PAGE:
The review addressed a clear question. Criteria for the inclusion of studies were stipulated. Appropriate databases were used to search for relevant studies. No language restrictions were applied. Although the restriction to published studies meant that there may have been a risk of publication bias, the authors evaluated the potential for publication bias using validated measures and found no evidence of its presence. Steps were reported to minimise reviewer error and bias for the selection of studies, but not for data extraction or the assessment of methodological quality.

The methodological quality of the included studies was evaluated using criteria appropriate to the study designs; study quality was found to be moderate to good across the studies. The combination of results from studies of heterogeneous design and with wide variations in follow-up may be problematical, with results from observational studies being vulnerable to various biases; this could lead to an over-estimation of effect. However, there was little evidence of heterogeneity in the analyses and the studies were grouped based on clinical and treatment characteristics. In particular, analyses of the RCTs showed few differences between different timing of the interventions. Similar results were observed in the analyses of non-RCTs. The longest follow-up durations and doses of medical treatment were also not specified.

In general, the results of the review were consistent across the study designs and are likely to be moderately reliable.

Implications of the review for practice and research

Practice: The authors stated that performing angiography within 24 hours may be beneficial to patients with moderate to high risk acute coronary syndrome but that there was no requirement to initiate very early angiography as was recommended in patients with ST-elevated myocardial infarction.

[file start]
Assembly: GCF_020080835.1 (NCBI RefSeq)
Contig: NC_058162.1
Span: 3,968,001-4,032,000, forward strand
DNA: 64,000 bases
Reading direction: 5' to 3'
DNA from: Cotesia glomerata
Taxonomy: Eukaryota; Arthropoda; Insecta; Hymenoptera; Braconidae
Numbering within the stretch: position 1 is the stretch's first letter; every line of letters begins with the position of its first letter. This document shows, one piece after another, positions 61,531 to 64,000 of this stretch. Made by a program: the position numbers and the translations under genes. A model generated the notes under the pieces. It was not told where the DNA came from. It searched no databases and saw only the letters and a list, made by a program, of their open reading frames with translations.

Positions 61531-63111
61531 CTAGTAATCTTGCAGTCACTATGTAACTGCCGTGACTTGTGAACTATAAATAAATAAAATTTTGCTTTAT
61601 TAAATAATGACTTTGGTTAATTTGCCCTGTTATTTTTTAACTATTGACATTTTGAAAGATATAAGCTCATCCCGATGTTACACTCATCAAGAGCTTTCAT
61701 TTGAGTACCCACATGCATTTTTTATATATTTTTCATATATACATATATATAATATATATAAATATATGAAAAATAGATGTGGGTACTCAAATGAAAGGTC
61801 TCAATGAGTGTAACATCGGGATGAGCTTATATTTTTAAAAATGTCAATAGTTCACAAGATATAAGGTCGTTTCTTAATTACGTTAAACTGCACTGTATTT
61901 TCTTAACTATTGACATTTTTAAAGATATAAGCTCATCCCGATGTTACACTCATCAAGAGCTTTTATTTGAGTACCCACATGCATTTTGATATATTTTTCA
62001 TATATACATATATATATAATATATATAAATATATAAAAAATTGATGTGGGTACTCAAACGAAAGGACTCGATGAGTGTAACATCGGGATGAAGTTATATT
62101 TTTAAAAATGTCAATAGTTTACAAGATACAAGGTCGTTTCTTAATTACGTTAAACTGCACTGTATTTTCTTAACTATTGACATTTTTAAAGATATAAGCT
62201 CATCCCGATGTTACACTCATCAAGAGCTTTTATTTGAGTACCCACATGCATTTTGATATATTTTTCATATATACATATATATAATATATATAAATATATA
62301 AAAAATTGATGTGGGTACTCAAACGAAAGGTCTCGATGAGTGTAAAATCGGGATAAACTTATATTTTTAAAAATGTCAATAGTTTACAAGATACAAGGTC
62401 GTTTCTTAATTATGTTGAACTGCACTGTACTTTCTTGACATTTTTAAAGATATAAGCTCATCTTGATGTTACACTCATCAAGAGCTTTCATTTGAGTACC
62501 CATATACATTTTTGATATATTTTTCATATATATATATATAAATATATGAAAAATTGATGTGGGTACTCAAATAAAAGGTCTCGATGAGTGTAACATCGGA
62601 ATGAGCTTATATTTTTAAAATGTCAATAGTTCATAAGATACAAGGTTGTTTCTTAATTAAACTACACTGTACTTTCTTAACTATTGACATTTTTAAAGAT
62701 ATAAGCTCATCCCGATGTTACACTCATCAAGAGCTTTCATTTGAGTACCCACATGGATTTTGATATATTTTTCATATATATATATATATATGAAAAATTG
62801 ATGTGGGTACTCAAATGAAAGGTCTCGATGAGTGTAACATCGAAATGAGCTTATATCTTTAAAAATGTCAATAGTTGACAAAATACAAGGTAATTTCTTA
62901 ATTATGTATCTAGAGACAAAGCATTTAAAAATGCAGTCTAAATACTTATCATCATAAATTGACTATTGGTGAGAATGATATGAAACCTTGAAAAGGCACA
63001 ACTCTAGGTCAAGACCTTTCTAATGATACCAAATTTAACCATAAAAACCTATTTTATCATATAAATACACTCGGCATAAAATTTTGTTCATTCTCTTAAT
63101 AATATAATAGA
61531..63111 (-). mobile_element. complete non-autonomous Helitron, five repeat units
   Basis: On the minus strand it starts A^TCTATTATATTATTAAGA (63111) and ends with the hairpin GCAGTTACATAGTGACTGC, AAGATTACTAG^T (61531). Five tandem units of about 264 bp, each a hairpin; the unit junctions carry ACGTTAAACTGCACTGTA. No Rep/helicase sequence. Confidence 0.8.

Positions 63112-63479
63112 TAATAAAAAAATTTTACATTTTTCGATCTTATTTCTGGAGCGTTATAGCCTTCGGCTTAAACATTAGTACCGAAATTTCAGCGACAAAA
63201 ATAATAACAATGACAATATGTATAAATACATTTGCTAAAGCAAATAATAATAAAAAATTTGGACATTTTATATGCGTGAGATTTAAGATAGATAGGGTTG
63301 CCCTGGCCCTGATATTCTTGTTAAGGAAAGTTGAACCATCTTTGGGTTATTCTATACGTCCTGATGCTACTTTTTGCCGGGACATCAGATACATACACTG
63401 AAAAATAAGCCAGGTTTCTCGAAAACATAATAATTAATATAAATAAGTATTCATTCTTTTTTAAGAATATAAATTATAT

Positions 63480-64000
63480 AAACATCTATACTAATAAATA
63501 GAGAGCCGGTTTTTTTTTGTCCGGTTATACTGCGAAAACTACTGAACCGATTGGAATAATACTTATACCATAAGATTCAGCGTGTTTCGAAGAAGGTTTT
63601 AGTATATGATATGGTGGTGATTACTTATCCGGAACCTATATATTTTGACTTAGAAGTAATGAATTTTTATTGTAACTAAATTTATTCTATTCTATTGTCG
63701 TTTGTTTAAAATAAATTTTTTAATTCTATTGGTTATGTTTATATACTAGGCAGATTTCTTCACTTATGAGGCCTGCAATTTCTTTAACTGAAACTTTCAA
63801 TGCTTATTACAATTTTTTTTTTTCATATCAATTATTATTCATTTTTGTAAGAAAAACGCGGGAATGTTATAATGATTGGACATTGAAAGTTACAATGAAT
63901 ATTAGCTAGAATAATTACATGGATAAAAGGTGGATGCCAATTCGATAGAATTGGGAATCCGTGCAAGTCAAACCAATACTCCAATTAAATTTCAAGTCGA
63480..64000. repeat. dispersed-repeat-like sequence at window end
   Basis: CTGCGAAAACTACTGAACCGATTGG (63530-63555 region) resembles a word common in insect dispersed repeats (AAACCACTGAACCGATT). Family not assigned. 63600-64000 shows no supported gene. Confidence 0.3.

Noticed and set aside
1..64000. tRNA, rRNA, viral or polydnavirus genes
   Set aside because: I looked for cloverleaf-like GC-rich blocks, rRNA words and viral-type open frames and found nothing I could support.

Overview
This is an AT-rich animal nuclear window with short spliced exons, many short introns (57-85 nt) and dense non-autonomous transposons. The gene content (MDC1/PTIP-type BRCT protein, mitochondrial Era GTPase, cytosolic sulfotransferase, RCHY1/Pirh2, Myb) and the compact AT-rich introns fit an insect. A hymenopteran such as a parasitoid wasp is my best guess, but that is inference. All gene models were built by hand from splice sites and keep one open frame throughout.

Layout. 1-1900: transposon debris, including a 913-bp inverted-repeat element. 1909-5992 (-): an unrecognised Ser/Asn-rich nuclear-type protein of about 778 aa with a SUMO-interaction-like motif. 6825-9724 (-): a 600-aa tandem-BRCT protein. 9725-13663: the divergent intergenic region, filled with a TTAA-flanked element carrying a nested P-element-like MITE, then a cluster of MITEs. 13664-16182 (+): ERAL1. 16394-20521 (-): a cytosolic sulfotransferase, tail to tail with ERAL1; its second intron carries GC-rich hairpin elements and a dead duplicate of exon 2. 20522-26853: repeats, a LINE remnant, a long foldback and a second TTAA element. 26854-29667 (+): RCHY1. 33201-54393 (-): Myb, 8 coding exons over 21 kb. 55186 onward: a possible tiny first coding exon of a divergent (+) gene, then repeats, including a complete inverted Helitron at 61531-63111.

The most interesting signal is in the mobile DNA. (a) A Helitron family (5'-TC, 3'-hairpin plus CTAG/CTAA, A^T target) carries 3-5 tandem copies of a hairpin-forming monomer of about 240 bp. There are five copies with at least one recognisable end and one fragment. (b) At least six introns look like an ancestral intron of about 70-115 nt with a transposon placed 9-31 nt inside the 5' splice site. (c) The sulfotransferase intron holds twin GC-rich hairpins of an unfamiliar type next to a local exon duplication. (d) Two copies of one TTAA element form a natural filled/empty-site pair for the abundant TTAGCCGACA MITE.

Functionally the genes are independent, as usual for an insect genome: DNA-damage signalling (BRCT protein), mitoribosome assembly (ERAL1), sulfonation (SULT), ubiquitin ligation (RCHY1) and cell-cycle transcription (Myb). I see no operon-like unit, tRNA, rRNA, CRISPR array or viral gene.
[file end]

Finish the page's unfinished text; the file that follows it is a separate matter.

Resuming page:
Research: The authors stated that prospective trials were required that focused on angiography stratified by time to randomisation as there was some potentially some heterogeneity in the definitions of the timing to angiography. RCTs were also required to provide evidence on optimal timing for angiography, but these could be difficult to design and conduct.


Natural Science Foundation of China; Program of Shanghai Subject Chief Scientist; Shanghai Rising Star Program; Med-X Program.

Bibliographic details

Jiang M, He B, Zhang Q. Timing of early invasive intervention in patients with moderate to high risk acute coronary syndromes. Journal of Interventional Cardiology 2012; 25(1): 10-18. [PubMed: 22003815]

Other publications of related interest

Corrigendum in: Journal of Interventional Cardiology 2012; 25(3): 321 (corrected table for Figure 2D).

Indexing Status

Subject indexing assigned by NLM


Acute Coronary Syndrome /mortality /therapy; Angiography /methods; Cardiac Catheterization; Clinical Trials as Topic; Humans; Myocardial Infarction /epidemiology /prevention & control; Recurrence; Risk Factors; Time Factors; Treatment Outcome



Database entry date


Record Status

This is a critical abstract of a systematic review that meets the criteria for inclusion on DARE. Each critical abstract contains a brief summary of the review methods, results and conclusions followed by a detailed critical assessment on the reliability of the review and the conclusions drawn.

CRD has determined that this article meets the DARE scientific quality criteria for a systematic review.

Copyright © 2014 University of York.

PMID: 22003815